To battle the recession caused by the global financial crisis, the government is hoping to bolster the economy by issuing NT$3,600 in consumer vouchers to Taiwanese and their foreign spouses. However, this policy is basically a cash subsidy scheme and carrying it out in this economic climate will not only have a limited effect on the economy, but will also involve huge administrative costs as these cash subsidies will be given in the form of vouchers.
With no regulations regarding the use of the vouchers, consumers will be able to buy goods they would normally pay cash for. This is, therefore, a mere substitution of cash for vouchers, making the vouchers a form of cash subsidy. Some people have expressed concerns about consumers exchanging their vouchers, but those fears are groundless because anyone who tries to sell the vouchers would not make any money, or even lose money from doing so. Only subsidies in kind will encourage people to try to exchange their vouchers for cash. This is because subsidies in kind could create a situation where the subsidized goods do not meet the needs of the targeted beneficiaries, creating incentives for them to change their vouchers for cash — sometimes at a discount—for cash or other goods that suit them better.
All the current discussion about the vouchers being exchanged for cash is basically unnecessary. What the government needs to do is discourage the public from doing so by providing clear definitions of what would constitute fraud.
In economics, there is a term known as the marginal propensity to consume (MPC) that measures the increase in personal consumer spending that occurs when a consumer gains more disposable income. For those who are careful about how much they spend, the MPC will always be higher than zero and smaller than one. In other words, these people will save the unspent part of this extra income. For those who are habitually trapped in debt, the MPC will most probably be very close to one or even larger than one, which means that they could very well spend all this extra income or even borrow more money to spend.
Economic depression affects consumer confidence, which is also highlighted by a decrease in the MPC. Therefore, in times of economic depression, it is very common for more people to tighten their belts and try to save more money. Because people in Taiwan have always viewed saving money as very important, a one-off NT$3,600 subsidy is really just a drop in the bucket and will not have a major impact on spending habits. It is also conceivable that the multiplier effect of this subsidy will decrease as the MPC drops.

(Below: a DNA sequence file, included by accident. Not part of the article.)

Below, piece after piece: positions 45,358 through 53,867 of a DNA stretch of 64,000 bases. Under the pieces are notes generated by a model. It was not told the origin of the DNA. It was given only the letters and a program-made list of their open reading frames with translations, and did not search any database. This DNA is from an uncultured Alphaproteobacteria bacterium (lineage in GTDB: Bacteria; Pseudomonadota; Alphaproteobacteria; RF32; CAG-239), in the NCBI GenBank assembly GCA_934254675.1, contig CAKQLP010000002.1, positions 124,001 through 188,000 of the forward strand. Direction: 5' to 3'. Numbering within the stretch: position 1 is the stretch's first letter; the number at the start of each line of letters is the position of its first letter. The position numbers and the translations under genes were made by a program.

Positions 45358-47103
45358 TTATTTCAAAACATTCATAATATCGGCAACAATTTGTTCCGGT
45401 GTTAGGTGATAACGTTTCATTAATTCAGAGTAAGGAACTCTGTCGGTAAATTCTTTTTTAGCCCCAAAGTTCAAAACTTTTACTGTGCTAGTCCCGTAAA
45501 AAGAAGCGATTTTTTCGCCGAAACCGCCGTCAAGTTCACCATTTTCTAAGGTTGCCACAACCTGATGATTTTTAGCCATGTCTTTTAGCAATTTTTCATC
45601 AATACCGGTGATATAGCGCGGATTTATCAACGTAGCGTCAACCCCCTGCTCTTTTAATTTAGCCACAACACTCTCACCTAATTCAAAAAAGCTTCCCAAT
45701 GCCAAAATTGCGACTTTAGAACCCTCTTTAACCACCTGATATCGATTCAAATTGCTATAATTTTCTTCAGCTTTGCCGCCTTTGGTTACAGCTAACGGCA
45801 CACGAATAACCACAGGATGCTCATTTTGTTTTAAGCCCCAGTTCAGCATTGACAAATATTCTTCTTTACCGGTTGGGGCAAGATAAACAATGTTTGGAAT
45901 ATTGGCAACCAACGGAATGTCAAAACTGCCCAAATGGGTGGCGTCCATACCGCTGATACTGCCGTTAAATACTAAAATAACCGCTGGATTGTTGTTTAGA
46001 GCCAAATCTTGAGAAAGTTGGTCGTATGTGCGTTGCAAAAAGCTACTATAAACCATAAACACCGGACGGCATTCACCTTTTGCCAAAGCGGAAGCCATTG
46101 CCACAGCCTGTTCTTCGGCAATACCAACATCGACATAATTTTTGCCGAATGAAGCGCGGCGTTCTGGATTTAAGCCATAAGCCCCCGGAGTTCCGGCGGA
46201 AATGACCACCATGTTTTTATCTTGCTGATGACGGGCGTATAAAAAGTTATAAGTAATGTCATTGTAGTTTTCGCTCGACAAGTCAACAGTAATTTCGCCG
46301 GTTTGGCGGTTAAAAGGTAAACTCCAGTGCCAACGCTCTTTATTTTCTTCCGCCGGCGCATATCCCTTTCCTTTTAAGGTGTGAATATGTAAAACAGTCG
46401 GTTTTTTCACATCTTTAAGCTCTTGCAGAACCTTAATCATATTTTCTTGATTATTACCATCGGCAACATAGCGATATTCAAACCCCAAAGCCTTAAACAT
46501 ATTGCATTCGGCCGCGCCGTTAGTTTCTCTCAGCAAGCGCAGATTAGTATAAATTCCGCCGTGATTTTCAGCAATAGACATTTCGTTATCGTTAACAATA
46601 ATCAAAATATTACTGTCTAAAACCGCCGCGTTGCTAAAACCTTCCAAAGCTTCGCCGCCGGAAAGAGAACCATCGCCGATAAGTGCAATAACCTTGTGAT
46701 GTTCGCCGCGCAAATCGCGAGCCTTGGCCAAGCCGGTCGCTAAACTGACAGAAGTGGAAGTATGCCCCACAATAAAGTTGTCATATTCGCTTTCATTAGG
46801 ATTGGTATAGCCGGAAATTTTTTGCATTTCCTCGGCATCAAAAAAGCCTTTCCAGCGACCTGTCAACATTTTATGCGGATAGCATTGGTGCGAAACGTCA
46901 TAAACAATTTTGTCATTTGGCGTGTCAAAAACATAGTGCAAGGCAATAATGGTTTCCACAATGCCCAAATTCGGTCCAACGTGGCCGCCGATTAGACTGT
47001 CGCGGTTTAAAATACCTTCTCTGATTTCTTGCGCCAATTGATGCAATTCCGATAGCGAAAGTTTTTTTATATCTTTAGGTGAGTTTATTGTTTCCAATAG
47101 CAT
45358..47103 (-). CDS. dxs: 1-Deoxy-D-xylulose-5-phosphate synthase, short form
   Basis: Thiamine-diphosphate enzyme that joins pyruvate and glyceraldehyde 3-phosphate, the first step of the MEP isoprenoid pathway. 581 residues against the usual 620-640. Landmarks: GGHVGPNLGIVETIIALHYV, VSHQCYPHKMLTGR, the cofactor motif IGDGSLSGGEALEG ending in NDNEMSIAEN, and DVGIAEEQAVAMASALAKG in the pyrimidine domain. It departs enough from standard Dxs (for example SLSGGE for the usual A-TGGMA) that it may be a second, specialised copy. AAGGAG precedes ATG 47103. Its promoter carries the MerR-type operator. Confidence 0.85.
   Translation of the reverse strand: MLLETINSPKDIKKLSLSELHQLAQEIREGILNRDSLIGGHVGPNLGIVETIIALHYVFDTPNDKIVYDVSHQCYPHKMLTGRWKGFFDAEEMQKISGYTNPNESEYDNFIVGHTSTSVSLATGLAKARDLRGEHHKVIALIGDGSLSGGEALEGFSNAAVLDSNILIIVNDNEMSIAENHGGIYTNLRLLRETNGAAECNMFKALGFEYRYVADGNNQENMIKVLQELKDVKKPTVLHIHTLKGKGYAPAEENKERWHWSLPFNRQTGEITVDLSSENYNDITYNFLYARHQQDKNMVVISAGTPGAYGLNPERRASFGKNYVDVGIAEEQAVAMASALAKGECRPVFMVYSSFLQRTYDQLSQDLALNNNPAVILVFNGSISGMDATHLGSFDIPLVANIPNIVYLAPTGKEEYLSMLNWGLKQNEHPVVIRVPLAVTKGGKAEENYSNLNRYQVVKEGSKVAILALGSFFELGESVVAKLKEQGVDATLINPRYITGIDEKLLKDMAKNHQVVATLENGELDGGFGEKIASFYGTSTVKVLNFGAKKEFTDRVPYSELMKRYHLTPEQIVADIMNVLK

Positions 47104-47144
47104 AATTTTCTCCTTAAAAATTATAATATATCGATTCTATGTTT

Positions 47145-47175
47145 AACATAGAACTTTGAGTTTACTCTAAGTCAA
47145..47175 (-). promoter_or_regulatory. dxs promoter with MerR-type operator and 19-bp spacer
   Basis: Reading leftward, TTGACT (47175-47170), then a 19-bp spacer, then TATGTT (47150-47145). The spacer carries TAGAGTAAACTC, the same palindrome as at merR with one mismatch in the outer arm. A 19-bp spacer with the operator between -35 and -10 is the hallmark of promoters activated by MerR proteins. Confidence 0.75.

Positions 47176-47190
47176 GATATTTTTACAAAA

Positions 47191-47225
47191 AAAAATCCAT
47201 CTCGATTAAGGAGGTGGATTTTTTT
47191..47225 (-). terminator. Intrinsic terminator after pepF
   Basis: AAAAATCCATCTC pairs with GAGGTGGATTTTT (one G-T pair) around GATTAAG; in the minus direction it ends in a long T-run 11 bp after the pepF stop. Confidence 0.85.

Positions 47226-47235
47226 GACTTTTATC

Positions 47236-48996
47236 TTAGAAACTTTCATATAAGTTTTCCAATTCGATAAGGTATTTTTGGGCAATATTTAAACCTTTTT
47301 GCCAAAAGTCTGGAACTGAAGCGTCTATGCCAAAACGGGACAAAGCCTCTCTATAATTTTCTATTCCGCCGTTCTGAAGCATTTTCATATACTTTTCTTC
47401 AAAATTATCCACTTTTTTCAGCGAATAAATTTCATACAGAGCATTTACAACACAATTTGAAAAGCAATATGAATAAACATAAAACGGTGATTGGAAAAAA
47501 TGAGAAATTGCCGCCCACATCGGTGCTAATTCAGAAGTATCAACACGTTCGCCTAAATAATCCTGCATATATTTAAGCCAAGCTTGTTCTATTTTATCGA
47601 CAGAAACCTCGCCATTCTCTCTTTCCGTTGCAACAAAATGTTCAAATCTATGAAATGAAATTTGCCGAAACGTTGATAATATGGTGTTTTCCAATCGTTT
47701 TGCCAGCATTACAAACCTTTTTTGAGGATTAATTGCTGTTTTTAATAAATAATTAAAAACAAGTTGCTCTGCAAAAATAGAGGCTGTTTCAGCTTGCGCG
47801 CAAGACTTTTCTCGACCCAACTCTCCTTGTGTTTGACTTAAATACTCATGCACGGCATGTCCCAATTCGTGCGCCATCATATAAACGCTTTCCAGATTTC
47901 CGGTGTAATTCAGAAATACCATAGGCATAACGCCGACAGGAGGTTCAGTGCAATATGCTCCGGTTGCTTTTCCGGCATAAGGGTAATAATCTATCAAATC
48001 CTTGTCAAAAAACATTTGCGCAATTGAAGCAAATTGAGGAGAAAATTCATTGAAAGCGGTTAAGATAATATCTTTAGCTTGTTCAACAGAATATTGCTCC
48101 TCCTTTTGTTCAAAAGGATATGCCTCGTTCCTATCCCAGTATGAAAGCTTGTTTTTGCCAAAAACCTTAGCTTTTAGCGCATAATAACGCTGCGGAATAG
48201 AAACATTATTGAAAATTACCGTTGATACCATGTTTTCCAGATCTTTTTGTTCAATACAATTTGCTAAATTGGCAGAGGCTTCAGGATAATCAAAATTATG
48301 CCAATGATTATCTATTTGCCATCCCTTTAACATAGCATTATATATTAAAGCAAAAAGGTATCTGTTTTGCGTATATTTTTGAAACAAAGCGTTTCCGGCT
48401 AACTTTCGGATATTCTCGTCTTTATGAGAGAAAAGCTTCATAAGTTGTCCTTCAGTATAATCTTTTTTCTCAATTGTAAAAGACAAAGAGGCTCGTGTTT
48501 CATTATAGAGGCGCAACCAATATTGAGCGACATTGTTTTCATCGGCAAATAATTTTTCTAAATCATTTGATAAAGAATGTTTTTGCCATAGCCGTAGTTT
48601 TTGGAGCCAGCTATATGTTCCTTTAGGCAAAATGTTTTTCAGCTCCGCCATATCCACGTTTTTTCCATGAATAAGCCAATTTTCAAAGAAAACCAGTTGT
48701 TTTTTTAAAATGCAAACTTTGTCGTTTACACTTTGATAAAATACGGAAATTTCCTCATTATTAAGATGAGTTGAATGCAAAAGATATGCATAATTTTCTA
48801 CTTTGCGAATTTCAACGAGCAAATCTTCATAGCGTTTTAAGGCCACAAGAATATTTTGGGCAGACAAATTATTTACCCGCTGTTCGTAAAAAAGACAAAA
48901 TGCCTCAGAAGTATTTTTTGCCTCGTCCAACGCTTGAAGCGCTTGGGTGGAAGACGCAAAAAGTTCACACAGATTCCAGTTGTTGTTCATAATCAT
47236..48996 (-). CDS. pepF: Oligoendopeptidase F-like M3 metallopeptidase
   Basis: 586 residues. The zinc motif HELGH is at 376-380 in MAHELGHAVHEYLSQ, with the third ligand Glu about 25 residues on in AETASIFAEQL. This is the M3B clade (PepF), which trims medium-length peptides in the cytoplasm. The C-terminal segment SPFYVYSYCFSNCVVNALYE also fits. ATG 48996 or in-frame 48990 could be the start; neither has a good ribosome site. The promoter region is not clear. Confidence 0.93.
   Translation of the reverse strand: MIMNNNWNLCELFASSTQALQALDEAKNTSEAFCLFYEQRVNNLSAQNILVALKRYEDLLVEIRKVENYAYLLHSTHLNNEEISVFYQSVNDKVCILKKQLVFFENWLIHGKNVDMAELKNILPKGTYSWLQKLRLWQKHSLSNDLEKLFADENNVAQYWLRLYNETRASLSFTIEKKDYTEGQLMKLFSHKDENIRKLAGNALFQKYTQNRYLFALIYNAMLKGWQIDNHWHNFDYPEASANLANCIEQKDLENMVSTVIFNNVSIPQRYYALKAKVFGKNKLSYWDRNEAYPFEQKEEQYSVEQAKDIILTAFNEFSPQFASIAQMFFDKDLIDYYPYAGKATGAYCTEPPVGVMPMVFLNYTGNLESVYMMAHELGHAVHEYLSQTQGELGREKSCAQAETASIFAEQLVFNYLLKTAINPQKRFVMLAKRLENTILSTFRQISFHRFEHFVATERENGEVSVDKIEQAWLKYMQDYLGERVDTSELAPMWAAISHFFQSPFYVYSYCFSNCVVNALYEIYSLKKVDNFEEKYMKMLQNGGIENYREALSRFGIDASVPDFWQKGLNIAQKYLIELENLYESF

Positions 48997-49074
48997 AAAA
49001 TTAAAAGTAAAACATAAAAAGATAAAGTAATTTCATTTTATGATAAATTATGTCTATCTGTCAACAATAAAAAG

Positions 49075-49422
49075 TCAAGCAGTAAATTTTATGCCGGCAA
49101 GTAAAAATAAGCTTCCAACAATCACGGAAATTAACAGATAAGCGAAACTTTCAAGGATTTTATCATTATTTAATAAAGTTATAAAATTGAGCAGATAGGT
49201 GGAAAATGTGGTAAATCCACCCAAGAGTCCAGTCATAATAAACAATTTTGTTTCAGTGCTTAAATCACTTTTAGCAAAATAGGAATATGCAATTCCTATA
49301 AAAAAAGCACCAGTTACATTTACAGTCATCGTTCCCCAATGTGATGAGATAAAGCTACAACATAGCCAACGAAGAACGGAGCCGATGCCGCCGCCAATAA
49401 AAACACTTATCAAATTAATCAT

While cash subsidies are a negative form of income tax, the vouchers’ effect on the economy will diminish when the MPC decreases. Therefore, in a broad sense, they will have a limited effect on improving the economy. In addition, a product’s intersectoral input-output linkage with other industries is also an important factor in economic growth. This linkage has to do with the number of manufacturing processes involved in a the production of a product, from raw materials to the final finished product.
Sectors such as construction industry and automobiles are the best examples of industries that produce products with high levels of intersectoral input-output linkage. The economy will become much stronger if money is spent in such industries. However, overinvestment in such industries can also result in a chain reaction that leads to a more severe downturn.
The best example of this can be seen from the way the automobile industry in the US suffered immediately after the financial crisis was sparked from a troubled housing market. NT$3,600 is not enough to encourage people to buy a car or a house. Rather, it will likely be used to buy products from industries that produce daily necessities like food and clothing, which have less extensive connections to other industries.
Consumer electronics would not be a bad way of spending the vouchers, because the industry has an extensive linkage with other industries and also because many electronic items can be purchased for about NT$3,600.
Conversely, buying imported products only helps the economy of the export country. If consumers use their vouchers to purchase products from foreign companies that were manufactured by Taiwanese subcontractors, the foreign branded companies will gain most of the profit and the consumer vouchers will not have much benefit on Taiwanese manufacturers.
In addition, consumer subsidies are also inadequate to remedy the market and price distortion that occur as a result of cutthroat competition between upstream suppliers of consumer electronics in their battle for market share.
Finally, the issuance of vouchers involves the printing of anti-counterfeit vouchers, the enforcement of laws to combat counterfeiting, expensive printing costs as well as the mobilization of a large number of civil servants across the country to distribute the them. Problems will also be caused by having to verify the vouchers and mobilizing the financial system to allow businesses and the public to exchange the vouchers for cash.
Giving out vouchers or cash is not the best way of giving out cash subsidies. The best remedy would be to offer tax cuts. The National Tax Administration can utilize their existing computer database to easily carry out auditing or use the existing tax return system to give money to those who are less fortunate. The cost of such measures would be minimal.
Shu G. Wang is an associate professor of economics at National Chengchi University.
TRANSLATED BY DREW CAMERON
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